They say that human advancement happens fastest under pressure, which happens to be the case for Chicago and St. Louis in the late 1800’s. The growing city of Chicago had a very poor system for removing waste, and people were dying as a result of it. The people of Chicago were dumping their raw sewage into Lake Michigan, which was also their source of drinking water. Deaths due to cholera were very high at this time, so Chicago took its first steps to build a better sewage system. Cholera was being spread by ingestion of water contaminated with feces. Some symptoms of cholera include fever, watery diarrhea, and vomiting, where many of the affected die from dehydration. Cholera is caused by a bacterial parasite called Vibrio cholerae. To solve this problem of contaminated drinking water, they installed tunnels in the ground, raising the entire city using jacks, to draw water from further out in Lake Michigan. They thought the wastewater did not reach this far out into the lake, however, the tunnel was not enough to supply fresh drinking water, especially to accommodate a growing city.
In their next attempt to stop the cycle of fecal-transmitted cholera in the water, they reversed the flow of the Chicago River to carry waste out of the streets, and down into the Mississippi River. A secondary problem arose when St. Louis found out that Chicago was dumping their sewage into the Mississippi, St. Louis’s source of drinking water. St. Louis was experiencing an increase in deaths by Typhoid Fever, another disease spread by consumption of contaminated water. Typhoid fever is caused by the bacteria Salmonella Typhi. Symptoms of typhoid fever include spotty rash, stomach pains, and weakness.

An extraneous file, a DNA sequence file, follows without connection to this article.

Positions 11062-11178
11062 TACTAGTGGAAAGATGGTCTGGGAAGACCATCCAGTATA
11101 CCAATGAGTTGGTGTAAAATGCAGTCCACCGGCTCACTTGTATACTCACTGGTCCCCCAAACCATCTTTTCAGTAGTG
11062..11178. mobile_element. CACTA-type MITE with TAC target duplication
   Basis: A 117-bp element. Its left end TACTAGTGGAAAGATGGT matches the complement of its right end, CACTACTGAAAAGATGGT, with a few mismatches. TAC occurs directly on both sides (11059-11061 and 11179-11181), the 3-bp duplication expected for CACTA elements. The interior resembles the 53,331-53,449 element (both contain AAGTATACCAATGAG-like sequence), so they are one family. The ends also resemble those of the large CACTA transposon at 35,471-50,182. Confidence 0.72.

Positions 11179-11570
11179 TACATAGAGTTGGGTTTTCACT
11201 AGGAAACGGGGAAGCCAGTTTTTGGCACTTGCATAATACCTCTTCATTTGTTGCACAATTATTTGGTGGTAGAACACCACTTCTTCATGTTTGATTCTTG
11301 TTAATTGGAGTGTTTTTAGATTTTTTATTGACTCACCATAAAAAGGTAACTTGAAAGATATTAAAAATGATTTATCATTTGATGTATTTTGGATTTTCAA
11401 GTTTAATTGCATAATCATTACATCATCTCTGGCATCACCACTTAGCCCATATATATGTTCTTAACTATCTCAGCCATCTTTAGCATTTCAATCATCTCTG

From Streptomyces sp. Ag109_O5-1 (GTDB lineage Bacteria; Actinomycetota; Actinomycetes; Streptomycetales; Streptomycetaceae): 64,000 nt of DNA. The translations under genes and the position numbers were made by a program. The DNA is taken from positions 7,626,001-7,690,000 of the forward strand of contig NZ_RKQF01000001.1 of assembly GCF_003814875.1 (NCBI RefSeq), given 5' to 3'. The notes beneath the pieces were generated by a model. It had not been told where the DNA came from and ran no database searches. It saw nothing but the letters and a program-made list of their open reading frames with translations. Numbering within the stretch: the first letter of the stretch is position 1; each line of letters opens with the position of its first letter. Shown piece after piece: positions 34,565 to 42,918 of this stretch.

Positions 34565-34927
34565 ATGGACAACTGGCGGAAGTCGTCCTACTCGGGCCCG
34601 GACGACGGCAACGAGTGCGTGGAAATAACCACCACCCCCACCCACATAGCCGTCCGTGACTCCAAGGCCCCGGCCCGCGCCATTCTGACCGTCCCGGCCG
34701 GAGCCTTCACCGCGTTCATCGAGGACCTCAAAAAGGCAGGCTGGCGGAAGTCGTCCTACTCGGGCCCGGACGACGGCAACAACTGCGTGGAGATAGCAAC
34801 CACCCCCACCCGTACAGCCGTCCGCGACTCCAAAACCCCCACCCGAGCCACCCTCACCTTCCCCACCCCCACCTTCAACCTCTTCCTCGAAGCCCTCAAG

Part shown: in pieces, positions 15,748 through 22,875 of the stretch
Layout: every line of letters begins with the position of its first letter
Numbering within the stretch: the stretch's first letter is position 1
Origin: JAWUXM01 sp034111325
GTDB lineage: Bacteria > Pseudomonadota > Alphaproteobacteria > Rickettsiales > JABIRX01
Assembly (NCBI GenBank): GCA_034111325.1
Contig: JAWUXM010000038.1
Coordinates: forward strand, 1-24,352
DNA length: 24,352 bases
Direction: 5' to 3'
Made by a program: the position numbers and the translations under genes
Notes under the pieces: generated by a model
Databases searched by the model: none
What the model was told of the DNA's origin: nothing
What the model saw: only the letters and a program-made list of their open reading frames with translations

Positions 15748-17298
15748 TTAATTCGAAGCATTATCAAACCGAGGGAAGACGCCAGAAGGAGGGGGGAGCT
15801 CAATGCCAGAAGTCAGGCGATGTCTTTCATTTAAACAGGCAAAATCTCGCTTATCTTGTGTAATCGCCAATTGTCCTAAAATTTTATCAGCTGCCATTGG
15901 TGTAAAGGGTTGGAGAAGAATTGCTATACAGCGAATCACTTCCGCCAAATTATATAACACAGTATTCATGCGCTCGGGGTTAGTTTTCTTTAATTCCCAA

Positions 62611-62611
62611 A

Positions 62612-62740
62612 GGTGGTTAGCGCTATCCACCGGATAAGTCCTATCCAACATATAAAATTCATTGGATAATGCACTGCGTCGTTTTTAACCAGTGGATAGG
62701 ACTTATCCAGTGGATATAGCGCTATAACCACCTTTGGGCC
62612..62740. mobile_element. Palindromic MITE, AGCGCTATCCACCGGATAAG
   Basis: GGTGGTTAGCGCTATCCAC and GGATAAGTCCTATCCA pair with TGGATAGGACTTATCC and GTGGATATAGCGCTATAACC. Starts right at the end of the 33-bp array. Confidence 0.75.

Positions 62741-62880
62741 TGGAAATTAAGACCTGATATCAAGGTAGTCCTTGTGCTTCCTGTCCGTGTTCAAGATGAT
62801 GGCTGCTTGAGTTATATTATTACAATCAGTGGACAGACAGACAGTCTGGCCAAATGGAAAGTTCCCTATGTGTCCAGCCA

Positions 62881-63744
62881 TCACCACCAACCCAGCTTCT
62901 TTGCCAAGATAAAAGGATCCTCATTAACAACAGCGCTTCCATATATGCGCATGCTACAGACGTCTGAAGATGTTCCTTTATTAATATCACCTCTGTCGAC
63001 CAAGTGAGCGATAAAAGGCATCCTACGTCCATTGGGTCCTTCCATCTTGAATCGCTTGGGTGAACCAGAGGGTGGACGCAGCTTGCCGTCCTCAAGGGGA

Missouri sued Illinois in 1906 for poisoning their water supply. Not being able to scientifically prove Chicago was the source of Salmonella Typhi, Missouri lost the case. This turnout ultimately led to advancement in St. Louis when they built a new sanitation system.
Just when Chicago thought their city was saved, Illinois gets sued by four states for using too much water from Lake Michigan, a common resource. Chicago could not limit water uptake and still be productive. With no other option, Chicago invested in an advanced sewage treatment plant. Chicago can attribute much of their success as a city to their efficiently working sewage system.
Water-borne diseases like cholera and typhoid fever are similar in that they are bacterial parasites that are transmitted through the ingestion of feces. Both can be treated with antibiotics, and vaccines now exist for both. It’s almost scary to imagine what Chicago and St. Louis would have ended up as without these two diseases shaping their history.